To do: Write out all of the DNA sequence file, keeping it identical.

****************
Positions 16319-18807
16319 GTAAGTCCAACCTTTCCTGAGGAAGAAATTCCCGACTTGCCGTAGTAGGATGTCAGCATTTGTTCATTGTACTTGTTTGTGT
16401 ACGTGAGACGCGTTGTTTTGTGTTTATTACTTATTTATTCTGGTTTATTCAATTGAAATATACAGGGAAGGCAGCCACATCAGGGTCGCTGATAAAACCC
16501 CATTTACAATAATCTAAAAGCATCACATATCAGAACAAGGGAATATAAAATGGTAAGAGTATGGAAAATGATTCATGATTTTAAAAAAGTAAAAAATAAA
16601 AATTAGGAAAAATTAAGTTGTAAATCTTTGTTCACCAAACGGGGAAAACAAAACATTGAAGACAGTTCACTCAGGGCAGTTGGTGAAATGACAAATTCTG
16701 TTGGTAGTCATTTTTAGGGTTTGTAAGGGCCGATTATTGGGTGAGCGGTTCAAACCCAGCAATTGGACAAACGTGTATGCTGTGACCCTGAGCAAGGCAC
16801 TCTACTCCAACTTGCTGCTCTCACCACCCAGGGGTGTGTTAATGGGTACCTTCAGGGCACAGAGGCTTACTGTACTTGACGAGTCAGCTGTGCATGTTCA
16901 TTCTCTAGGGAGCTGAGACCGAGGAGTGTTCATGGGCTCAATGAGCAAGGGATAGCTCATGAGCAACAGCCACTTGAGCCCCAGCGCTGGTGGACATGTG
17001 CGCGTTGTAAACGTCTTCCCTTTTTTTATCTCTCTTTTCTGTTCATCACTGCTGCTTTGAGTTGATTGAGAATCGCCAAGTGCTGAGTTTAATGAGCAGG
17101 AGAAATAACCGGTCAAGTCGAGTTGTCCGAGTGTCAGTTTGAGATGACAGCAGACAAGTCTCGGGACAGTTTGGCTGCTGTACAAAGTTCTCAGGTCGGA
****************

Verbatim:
Positions 16319-18807
16319 GTAAGTCCAACCTTTCCTGAGGAAGAAATTCCCGACTTGCCGTAGTAGGATGTCAGCATTTGTTCATTGTACTTGTTTGTGT
16401 ACGTGAGACGCGTTGTTTTGTGTTTATTACTTATTTATTCTGGTTTATTCAATTGAAATATACAGGGAAGGCAGCCACATCAGGGTCGCTGATAAAACCC
16501 CATTTACAATAATCTAAAAGCATCACATATCAGAACAAGGGAATATAAAATGGTAAGAGTATGGAAAATGATTCATGATTTTAAAAAAGTAAAAAATAAA
16601 AATTAGGAAAAATTAAGTTGTAAATCTTTGTTCACCAAACGGGGAAAACAAAACATTGAAGACAGTTCACTCAGGGCAGTTGGTGAAATGACAAATTCTG
16701 TTGGTAGTCATTTTTAGGGTTTGTAAGGGCCGATTATTGGGTGAGCGGTTCAAACCCAGCAATTGGACAAACGTGTATGCTGTGACCCTGAGCAAGGCAC
16801 TCTACTCCAACTTGCTGCTCTCACCACCCAGGGGTGTGTTAATGGGTACCTTCAGGGCACAGAGGCTTACTGTACTTGACGAGTCAGCTGTGCATGTTCA
16901 TTCTCTAGGGAGCTGAGACCGAGGAGTGTTCATGGGCTCAATGAGCAAGGGATAGCTCATGAGCAACAGCCACTTGAGCCCCAGCGCTGGTGGACATGTG
17001 CGCGTTGTAAACGTCTTCCCTTTTTTTATCTCTCTTTTCTGTTCATCACTGCTGCTTTGAGTTGATTGAGAATCGCCAAGTGCTGAGTTTAATGAGCAGG
17101 AGAAATAACCGGTCAAGTCGAGTTGTCCGAGTGTCAGTTTGAGATGACAGCAGACAAGTCTCGGGACAGTTTGGCTGCTGTACAAAGTTCTCAGGTCGGA